Interest in Stoicism didn’t end in ancient times only to be revived today. David Hume was an eighteenth century Scottish philosopher who had a lot to say about a lot of things. And one of them was Stoicism.
The characters in Dialogues are loosely based on certain Greek philosophers. Ancient Sceptics (unlike modern scientific skeptics) claimed that we can’t really know anything. But Hume notes that it’s “impossible to persevere in this total scepticism… External objects press in upon him; passions solicit him…”
But he finds Stoics making the same mistake of thinking that because they can pull it off in some situations they can pull it off in every situation. Hume describes the Stoic ideal by saying that,
When the mind, by Stoical reflections, is elevated into a sublime enthusiasm of virtue, and strongly smit with any species of honour or public good, the utmost bodily pain and sufferance will not prevail over such a high sense of duty; and ’tis possible, perhaps, by its means, even to smile and exult in the midst of tortures.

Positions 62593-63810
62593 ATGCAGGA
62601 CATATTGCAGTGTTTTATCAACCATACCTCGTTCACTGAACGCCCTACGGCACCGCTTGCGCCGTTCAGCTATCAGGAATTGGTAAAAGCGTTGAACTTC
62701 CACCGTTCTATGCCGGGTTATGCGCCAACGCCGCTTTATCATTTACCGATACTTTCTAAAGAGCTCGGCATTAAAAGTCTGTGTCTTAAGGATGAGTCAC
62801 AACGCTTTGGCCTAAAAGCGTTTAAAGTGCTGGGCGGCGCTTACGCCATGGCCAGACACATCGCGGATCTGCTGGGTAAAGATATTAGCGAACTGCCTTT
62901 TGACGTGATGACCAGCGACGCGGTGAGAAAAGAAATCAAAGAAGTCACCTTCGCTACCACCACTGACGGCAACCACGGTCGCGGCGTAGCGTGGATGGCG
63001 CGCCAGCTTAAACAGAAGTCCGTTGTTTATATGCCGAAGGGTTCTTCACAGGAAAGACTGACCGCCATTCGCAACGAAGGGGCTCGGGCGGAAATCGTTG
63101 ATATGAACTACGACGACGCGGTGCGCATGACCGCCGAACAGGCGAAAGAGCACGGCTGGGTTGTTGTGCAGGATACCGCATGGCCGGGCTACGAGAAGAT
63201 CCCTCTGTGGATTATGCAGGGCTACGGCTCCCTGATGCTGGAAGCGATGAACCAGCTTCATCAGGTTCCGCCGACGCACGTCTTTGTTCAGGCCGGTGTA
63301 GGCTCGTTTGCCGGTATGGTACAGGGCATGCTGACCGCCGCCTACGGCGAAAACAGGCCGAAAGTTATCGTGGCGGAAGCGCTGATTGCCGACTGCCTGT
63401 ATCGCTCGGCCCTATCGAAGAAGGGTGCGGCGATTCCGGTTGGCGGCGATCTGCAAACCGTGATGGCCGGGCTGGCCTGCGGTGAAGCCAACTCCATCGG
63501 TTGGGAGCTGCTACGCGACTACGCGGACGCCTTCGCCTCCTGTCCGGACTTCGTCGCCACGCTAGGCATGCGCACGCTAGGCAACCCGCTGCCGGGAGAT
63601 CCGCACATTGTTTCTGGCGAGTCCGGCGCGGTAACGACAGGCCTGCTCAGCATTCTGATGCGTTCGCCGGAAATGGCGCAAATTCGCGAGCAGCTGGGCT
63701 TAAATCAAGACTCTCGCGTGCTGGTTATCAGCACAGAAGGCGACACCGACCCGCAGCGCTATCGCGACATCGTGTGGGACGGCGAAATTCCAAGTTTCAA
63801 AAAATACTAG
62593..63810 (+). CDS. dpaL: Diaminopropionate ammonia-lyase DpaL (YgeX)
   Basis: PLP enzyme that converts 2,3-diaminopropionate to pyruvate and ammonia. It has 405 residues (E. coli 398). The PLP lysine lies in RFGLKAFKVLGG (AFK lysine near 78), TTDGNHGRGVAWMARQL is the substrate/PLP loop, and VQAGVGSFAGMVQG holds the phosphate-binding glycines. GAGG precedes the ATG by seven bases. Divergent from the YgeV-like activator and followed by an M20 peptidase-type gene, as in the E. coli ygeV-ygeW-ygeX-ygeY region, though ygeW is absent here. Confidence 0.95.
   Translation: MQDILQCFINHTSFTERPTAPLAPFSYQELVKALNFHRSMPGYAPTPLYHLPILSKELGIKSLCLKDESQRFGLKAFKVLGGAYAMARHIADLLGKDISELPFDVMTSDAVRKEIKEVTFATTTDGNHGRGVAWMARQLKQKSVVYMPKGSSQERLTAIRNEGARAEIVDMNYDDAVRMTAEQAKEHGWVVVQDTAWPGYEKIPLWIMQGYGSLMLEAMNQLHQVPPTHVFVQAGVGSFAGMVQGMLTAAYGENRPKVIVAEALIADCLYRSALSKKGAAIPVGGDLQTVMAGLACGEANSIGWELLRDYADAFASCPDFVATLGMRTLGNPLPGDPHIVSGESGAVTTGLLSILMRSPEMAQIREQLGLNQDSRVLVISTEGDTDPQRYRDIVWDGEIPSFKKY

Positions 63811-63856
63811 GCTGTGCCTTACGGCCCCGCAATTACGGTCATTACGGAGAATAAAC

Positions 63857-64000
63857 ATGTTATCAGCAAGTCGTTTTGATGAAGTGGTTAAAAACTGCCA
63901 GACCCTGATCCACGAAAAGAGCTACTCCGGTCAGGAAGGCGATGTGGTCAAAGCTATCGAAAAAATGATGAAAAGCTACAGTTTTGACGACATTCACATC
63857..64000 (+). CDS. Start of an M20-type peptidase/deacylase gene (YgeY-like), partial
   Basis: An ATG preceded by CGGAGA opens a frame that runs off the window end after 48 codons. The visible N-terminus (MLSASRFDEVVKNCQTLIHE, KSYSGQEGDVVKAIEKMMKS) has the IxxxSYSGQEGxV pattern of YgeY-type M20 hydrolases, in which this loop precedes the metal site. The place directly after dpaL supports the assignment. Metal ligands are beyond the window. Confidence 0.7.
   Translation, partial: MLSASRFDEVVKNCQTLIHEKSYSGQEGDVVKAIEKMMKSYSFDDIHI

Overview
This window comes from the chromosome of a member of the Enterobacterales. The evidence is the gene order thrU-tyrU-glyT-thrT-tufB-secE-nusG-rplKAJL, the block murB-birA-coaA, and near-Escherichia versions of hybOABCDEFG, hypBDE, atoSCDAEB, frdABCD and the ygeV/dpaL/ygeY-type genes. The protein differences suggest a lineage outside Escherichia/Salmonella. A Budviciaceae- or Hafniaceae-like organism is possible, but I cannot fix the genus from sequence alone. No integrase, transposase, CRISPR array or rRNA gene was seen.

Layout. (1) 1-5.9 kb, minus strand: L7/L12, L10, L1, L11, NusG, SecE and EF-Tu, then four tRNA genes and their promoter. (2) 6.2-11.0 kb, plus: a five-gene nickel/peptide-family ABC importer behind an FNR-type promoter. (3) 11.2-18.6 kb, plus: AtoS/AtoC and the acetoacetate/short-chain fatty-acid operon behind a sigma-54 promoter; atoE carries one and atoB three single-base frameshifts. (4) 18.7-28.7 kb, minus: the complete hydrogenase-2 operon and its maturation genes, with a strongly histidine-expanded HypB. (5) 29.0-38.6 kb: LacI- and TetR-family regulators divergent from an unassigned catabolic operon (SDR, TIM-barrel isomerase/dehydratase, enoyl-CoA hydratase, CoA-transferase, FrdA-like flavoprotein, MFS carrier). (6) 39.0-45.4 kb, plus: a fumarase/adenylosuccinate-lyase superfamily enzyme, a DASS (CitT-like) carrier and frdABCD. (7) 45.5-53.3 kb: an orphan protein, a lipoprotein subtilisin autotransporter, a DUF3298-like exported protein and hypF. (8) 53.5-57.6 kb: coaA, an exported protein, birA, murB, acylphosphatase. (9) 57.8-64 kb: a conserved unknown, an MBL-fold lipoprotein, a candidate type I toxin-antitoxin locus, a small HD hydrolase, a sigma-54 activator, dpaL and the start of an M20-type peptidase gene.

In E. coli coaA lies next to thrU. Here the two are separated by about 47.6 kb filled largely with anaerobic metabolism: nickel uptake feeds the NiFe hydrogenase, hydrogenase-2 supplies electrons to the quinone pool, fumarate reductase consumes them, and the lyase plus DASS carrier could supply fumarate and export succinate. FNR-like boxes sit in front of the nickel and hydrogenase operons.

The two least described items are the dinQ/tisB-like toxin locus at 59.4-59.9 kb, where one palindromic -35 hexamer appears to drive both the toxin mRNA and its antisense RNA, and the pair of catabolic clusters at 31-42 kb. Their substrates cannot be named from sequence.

Inevitably, however, “the bent of his mind relaxes [and]…misfortunes attack him unawares.” But that doesn’t mean there’s no value in Stoicism. Hume goes on to say,
that though the mind cannot, in Stoicism, support the highest flights of philosophy, yet even when it sinks lower, it still retains somewhat of its former disposition; and the effects of the Stoic’s reasoning will appear in his conduct in common life, and through the whole tenor of his actions.
In other words, progress is possible even if perfection is not—a point Stoics like Seneca made thousands of years ago. Besides, even Epictetus didn’t claim to be a Sage.
But Cicero portrays Cato’s uncompromising Stoic ideal in stark terms:
Just as a drowning man is no more able to breathe if he be not far from the surface of the water…than if he were actually at the bottom already, …similarly a man that has made some progress towards the state of virtue is nonetheless in misery than he that has made no progress at all.
If the Sage is an impossible standard then is Stoicism pointless? Buddhists probably have the same question about enlightenment.
It’s Stoic practice to offer a continual challenge. Pigliucci interprets Cato as saying that a perfect ideal keeps us from becoming complacent: “I take this to be a humility check on ourselves: …there is no sense in feeling smug about those people who are not making progress.”